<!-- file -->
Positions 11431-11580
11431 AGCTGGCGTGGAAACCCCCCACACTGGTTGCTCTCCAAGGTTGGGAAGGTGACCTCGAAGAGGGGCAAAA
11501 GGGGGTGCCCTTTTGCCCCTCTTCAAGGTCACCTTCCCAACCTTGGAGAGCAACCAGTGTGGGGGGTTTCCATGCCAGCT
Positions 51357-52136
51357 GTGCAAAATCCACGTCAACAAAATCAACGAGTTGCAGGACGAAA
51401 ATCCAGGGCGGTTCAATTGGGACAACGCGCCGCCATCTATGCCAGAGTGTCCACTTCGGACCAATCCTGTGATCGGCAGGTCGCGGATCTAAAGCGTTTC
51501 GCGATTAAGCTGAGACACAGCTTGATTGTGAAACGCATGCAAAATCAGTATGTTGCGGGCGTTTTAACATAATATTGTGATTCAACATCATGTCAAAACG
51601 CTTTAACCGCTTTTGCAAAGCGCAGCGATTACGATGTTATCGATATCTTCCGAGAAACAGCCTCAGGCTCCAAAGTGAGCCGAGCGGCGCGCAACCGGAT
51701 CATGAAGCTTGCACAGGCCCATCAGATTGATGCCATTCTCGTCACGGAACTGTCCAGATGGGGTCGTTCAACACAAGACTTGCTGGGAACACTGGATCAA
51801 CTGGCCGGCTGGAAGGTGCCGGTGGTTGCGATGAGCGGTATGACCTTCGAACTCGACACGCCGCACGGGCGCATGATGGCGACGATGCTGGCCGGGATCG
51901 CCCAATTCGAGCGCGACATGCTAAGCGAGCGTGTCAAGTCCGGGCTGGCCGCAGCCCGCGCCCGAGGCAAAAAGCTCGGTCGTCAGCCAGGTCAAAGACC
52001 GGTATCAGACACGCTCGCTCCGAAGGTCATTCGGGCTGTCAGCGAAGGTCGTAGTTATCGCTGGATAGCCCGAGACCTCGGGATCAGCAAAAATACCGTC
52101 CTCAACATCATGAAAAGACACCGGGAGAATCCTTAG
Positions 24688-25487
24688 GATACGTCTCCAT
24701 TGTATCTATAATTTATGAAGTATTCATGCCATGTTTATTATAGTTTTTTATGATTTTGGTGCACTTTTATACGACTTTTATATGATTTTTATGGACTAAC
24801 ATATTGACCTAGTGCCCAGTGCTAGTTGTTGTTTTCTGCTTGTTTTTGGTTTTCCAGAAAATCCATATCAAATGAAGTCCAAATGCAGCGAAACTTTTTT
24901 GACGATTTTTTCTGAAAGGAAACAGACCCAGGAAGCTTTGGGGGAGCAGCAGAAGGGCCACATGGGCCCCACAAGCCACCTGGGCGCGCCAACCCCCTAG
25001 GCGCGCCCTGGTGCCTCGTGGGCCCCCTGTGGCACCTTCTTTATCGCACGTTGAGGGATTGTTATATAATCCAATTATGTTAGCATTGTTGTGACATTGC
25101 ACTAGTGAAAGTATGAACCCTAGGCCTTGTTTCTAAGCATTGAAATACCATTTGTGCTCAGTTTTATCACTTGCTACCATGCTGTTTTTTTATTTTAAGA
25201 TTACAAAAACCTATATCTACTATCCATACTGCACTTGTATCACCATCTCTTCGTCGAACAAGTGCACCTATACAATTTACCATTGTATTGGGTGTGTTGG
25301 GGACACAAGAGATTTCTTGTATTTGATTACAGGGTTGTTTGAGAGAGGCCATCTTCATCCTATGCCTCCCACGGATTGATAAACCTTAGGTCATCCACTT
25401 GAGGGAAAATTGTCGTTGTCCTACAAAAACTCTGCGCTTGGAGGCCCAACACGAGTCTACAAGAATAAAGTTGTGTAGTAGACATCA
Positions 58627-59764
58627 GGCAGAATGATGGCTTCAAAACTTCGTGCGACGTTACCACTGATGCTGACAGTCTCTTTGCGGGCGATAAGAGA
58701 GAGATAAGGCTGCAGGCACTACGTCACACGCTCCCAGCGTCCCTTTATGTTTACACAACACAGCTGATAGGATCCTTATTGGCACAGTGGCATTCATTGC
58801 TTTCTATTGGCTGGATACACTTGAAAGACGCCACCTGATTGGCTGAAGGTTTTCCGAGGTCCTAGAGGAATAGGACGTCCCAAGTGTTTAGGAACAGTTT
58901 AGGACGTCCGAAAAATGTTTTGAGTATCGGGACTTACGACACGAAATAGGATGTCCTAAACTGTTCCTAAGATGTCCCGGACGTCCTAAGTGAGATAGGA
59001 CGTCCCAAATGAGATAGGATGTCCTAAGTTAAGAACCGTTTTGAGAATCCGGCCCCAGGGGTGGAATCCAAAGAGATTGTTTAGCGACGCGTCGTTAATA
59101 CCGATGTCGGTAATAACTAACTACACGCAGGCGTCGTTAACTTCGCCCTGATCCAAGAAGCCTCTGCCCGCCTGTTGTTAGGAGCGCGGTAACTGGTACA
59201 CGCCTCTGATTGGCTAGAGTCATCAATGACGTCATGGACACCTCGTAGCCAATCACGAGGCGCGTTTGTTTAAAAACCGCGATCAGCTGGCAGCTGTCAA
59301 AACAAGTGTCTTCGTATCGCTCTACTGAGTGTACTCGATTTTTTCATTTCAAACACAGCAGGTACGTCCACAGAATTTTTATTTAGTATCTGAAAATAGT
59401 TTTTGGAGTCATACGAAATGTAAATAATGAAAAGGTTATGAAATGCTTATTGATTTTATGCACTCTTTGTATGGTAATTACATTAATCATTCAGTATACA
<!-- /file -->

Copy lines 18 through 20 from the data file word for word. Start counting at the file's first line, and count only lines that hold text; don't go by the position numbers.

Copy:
24901 GACGATTTTTTCTGAAAGGAAACAGACCCAGGAAGCTTTGGGGGAGCAGCAGAAGGGCCACATGGGCCCCACAAGCCACCTGGGCGCGCCAACCCCCTAG
25001 GCGCGCCCTGGTGCCTCGTGGGCCCCCTGTGGCACCTTCTTTATCGCACGTTGAGGGATTGTTATATAATCCAATTATGTTAGCATTGTTGTGACATTGC
25101 ACTAGTGAAAGTATGAACCCTAGGCCTTGTTTCTAAGCATTGAAATACCATTTGTGCTCAGTTTTATCACTTGCTACCATGCTGTTTTTTTATTTTAAGA